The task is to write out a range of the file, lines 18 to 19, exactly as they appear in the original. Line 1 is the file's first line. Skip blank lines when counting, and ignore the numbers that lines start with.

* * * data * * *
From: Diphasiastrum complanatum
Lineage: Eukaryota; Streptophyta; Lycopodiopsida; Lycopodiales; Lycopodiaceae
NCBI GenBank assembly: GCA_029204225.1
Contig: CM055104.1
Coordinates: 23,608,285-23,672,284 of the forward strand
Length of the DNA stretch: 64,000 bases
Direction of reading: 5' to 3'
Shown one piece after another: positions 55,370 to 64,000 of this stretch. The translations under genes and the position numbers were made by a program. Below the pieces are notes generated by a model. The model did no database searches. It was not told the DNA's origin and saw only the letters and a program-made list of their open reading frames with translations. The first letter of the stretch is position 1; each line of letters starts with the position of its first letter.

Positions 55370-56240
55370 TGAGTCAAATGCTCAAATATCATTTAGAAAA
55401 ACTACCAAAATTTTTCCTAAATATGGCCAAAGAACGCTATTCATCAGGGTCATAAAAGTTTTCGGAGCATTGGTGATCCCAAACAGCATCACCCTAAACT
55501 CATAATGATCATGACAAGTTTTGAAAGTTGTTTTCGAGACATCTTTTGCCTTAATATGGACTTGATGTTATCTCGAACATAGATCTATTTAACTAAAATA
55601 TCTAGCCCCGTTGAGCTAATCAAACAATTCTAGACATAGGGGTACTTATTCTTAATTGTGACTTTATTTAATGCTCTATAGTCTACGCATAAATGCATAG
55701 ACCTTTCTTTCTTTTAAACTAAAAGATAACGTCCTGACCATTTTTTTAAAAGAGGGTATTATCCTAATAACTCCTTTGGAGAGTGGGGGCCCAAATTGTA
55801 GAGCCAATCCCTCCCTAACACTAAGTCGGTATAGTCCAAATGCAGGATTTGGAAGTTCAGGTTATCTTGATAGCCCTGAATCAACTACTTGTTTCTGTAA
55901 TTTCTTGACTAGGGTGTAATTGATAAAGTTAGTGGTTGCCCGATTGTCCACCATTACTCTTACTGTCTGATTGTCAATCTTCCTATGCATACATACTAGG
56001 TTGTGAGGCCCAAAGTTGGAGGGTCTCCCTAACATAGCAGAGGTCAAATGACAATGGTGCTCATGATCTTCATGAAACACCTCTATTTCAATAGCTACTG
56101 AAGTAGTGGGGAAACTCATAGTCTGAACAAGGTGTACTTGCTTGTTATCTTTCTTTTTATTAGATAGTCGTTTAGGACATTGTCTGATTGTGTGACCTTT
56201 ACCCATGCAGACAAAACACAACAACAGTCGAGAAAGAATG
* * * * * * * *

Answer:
56101 AAGTAGTGGGGAAACTCATAGTCTGAACAAGGTGTACTTGCTTGTTATCTTTCTTTTTATTAGATAGTCGTTTAGGACATTGTCTGATTGTGTGACCTTT
56201 ACCCATGCAGACAAAACACAACAACAGTCGAGAAAGAATG